The second messenger cAMP is involved in regulating a variety of responses in virtually every cell in our bodies. One example is the cardiac myocyte, where beta-adrenergic receptors mediate sympathetic effects on electrical, mechanical, and metabolic activity through the production of cAMP. However, there are actually multiple receptors capable of regulating cAMP production in cardiac myocytes, just like many other cells. Even though various receptors may share this common second messenger, they do not all elicit the same functional responses. The common explanation is that cAMP production is compartmentalized, spatially limiting the extent of responses produced by certain receptors. The idea that activation of a receptor does not lead to uniform stimulation or inhibition of cAMP production throughout the cell might seem intuitively obvious, yet it is not fully understood how this is achieved. The common assumption is that phosphodiesterases act as functional barriers to diffusion, creating discrete cAMP signaling domains. We will test the hypothesis that phosphodiesterase activity plays an important role in compartmentation, but not as a barrier to diffusion. We will also test the hypothesis that the cytoskeleton and cholesterol-dependent organization of the plasma membrane play essential roles in this process. The strength of this application lies in the innovative combination of methods that will be used to address these hypotheses. We will employ a systems biology approach that involves the use of multiple fluorescence resonance energy transfer (FRET) based biosensors to monitor cAMP activity in distinct subcellular compartments of live cells, together with quantitative computational modeling of compartmentalized cAMP signaling. The production of cAMP is an important means of eliciting beneficial changes in function of many cell types. However, cAMP-dependent signaling can also produce pathological responses under the right (or wrong) conditions. It has been hypothesized that the difference between the physiological and pathological effects may be a function of appropriate compartmentation of cAMP signaling. Therefore, understanding the contribution of factors that are responsible for coordinating the spatial and temporal distribution of cAMP at the subcellular level could be important for developing new strategies for the prevention or treatment of unfavorable responses associated with many different disease states.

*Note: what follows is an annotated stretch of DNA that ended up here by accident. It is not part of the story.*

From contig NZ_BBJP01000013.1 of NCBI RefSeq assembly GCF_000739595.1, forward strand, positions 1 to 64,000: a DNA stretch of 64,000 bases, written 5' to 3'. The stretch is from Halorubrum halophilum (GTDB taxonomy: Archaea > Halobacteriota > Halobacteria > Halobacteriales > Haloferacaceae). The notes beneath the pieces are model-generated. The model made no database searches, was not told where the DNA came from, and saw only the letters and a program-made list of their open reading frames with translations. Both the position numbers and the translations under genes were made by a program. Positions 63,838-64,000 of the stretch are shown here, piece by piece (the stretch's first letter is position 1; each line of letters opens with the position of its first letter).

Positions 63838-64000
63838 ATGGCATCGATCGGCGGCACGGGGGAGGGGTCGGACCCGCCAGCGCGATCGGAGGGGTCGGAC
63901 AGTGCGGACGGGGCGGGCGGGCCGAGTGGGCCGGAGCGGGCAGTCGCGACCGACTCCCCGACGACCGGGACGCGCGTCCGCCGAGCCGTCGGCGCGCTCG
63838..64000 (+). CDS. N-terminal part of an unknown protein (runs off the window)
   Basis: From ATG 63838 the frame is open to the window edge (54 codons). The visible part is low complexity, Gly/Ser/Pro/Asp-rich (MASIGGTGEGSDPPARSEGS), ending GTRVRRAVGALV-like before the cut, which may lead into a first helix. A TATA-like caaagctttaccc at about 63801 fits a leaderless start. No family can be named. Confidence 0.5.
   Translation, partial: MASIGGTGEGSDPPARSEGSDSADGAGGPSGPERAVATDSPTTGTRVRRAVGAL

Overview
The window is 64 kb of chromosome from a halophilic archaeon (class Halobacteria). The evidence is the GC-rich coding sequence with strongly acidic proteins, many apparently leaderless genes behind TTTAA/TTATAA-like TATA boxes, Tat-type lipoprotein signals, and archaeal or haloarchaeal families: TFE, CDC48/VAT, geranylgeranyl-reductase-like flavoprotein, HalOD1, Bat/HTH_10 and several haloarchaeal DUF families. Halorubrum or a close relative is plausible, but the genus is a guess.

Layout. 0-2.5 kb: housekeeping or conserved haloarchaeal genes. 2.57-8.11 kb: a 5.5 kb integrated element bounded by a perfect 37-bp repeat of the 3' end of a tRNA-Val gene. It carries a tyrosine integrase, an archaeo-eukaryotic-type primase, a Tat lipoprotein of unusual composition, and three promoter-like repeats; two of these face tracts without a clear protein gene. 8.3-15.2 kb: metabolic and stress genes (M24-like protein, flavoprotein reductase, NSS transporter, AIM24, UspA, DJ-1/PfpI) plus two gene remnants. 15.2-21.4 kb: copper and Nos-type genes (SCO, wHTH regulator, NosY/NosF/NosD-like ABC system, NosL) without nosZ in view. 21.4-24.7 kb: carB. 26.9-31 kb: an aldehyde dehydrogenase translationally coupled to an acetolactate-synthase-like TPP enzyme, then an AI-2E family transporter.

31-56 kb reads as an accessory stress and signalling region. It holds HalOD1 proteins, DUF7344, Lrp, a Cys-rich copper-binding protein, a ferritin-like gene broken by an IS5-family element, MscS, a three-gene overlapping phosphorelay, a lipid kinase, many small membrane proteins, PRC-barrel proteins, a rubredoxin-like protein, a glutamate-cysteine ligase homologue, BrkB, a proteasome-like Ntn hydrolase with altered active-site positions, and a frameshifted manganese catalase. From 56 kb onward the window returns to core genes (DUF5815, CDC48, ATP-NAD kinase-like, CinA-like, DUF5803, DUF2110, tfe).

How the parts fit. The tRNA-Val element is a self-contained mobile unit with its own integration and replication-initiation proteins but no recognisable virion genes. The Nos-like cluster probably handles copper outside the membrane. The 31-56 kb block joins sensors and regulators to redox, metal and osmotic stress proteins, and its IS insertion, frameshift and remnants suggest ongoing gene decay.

The function of virtually every cell in our bodies is regulated by a myriad of neurotransmitters and hormones. Even though many of these compounds may produce responses involving a common signaling mechanism, the functional consequences are often quite different. The goal of this proposal is to understand how the cell orchestrates this complex behavior.
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